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9/11 Another year… and we don’t forget | El Comercio de Colorado 9/11 Another year… and we don’t forget - El Comercio de Colorado

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9/11 Another year… and we don’t forget

9/11 Another year… and we don’t forget

9/11 Another year… and we don’t forget
September 12
13:24 2019

Por Eva Reinoso Tejada

Every year when we come to another anniversary of the 9/11 tragedy, we all have that conversation about remembering exactly what we were doing when we heard what happened in New York on September 11th, 2001. We are now remembering the 18th anniversary of this event.

I remember being out of town and being one of the many that was stranded because all airports were closed. I remember vividly the feeling of catastrophe that was lingering in the air. When I was finally able to get back home and go to my office to work, my phone didn’t ring. It was as if everyone was paralyzed, or I should say petrified. The common thought was: What was going to happen? Would there be another World War? Fear was king, and so was terror.

It was a case of well executed terrorism. Successful terrorism. Those who carried on the 9/11 events met and exceeded their own expectations. As we all know, more than 2,800 people died, including many heroes that were rushing into the building when hundreds of people were trying to get out. This is an outrageous amount of people to die in one day and one place, and for the wrong reason.

However, we don’t usually talk about the fact that everyday about 155,000 die in the world, and for a variety of reasons. It is the nature of life. We are born, we grow, we reproduce, and we die. There is no way around it. But when I found out that almost 16,000 children die everyday for hunger-related causes, I started grow uncomfortable with statistics. We got very sad and enraged for the people who died in New York on 9/11, while quietly 5 times more children die from hunger in one day, than the amount of people who died in the towers. I am by no means diminishing the magnitude of the tragedy that took place in New York, I am just trying to reflect on the value of life.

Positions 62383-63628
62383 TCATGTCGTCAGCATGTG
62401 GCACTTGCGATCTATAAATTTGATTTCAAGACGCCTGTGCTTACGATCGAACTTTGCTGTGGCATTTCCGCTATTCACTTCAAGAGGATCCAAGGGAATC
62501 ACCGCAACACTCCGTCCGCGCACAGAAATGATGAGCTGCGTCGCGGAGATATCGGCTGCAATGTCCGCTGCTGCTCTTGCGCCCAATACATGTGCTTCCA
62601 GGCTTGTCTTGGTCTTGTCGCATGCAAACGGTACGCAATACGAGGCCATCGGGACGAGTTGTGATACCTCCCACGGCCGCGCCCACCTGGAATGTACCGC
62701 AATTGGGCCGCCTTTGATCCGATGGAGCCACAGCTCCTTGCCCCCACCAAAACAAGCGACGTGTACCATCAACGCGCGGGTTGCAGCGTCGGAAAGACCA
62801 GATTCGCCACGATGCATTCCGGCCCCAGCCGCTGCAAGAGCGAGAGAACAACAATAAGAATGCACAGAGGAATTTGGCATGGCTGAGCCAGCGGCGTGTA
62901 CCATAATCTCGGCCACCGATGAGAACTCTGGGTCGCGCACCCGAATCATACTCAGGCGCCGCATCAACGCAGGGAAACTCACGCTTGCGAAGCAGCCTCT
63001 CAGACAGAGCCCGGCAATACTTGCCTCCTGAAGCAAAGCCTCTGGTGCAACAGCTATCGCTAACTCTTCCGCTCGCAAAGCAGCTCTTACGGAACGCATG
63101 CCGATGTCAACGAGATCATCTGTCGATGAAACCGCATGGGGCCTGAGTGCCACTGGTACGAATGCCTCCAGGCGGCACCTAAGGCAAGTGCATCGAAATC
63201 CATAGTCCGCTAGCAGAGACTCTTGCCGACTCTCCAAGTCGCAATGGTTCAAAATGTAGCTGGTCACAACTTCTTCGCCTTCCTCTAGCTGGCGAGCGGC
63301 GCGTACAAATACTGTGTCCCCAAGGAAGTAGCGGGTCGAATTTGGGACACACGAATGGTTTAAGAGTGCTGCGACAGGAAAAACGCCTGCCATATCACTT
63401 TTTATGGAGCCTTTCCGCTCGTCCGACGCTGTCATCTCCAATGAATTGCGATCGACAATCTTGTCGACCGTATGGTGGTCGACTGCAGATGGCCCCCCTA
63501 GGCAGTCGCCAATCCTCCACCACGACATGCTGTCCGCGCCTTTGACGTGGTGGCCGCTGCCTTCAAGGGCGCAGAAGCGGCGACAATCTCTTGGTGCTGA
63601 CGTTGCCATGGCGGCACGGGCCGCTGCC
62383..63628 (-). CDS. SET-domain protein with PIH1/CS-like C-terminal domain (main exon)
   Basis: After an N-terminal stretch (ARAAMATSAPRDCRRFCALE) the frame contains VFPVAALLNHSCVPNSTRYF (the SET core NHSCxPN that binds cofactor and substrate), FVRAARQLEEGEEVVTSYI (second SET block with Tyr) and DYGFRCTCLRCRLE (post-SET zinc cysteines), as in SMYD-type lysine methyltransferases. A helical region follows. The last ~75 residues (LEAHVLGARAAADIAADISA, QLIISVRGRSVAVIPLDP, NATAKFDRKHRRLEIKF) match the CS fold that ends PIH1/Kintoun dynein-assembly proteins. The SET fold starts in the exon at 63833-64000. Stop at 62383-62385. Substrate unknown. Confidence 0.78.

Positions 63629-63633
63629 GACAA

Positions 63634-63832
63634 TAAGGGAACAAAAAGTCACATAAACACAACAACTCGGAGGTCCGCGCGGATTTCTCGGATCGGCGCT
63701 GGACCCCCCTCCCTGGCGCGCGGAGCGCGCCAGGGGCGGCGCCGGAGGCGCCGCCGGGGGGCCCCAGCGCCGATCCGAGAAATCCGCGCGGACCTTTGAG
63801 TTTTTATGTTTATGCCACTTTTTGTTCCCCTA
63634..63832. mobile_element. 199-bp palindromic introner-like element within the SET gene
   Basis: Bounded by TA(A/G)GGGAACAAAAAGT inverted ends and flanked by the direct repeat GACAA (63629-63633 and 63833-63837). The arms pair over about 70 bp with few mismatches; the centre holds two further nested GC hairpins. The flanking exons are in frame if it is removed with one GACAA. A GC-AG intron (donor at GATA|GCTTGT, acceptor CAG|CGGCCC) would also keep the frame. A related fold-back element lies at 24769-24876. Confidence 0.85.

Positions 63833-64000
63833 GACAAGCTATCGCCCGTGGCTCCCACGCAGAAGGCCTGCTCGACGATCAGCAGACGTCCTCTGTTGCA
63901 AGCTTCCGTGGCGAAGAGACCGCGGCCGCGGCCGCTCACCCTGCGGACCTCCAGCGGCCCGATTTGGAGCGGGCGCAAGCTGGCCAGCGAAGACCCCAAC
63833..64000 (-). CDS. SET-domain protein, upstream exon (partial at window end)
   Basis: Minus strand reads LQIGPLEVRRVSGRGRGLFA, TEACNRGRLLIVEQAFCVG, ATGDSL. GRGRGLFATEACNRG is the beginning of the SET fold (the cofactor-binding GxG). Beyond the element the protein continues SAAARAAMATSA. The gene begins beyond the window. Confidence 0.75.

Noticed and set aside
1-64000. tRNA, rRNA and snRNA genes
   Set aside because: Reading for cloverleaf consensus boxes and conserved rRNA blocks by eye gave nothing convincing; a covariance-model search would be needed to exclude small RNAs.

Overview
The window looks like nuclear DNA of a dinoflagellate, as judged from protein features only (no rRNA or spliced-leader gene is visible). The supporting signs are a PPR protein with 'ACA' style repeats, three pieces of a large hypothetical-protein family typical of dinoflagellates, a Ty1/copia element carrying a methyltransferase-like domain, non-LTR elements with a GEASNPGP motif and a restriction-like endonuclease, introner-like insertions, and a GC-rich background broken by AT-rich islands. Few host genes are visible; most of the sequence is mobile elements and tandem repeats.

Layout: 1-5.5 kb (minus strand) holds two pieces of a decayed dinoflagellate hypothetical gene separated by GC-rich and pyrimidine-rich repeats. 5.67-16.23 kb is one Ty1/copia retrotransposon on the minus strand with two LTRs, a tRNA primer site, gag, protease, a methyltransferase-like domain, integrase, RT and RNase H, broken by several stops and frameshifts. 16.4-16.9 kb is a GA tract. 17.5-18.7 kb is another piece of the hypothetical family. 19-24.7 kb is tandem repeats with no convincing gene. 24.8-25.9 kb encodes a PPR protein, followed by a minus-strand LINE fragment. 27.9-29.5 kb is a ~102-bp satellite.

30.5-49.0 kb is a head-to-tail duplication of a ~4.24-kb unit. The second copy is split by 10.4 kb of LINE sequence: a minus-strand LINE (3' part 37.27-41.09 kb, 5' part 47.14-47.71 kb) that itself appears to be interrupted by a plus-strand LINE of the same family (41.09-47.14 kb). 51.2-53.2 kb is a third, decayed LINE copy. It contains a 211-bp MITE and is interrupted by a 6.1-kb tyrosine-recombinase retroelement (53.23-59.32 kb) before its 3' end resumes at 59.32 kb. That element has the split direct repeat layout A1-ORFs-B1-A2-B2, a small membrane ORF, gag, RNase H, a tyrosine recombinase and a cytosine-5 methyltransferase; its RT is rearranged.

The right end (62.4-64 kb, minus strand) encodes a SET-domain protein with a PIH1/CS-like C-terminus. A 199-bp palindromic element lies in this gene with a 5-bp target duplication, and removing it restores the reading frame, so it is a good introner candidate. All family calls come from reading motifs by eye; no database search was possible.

What happened in New York has been analyzed, discussed, and it is always a big question to think if we are ready to prevent something like that to happen again. Causes, consequences, injustice has been studied for what happened to all the innocent people who died there. Wars started after this event, persecution, racial tensions, retaliation, and the fact that we almost have to get naked at the airports.

Now, we are seeing new and different tragedies, in the form of shootings. School shootings, mall shootings, church shootings, anywhere shootings, and without deepening into that topic, I want to make a reflection.

Humans by nature tend to cling to the known. If my neighbor looks different, thinks different, eats and speaks different, I stop liking him/her. Even worse if we worship different. In the history of humanity, there has always been, and unfortunately will always be, rejection to the unknown. This goes hand-in-hand with ignorance. For thousands of years there have been religious and ideological wars, besides the ones driven by ambition. We don’t have to agree with everyone’s ideas, we just need to respect them. The best thing we can do is to accept one another as humans, regardless of creed, color, language and preferences. If we teach our kids to reject others for being different than us, we are perpetuating the cycle of hate and we are passing on to them a burden that won’t help them, but will make their lives harder to live in the world as it is now, and in the future.

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EDICIÓN VIRTUAL | #351 | 7 DE SEPTIEMBRE 2019

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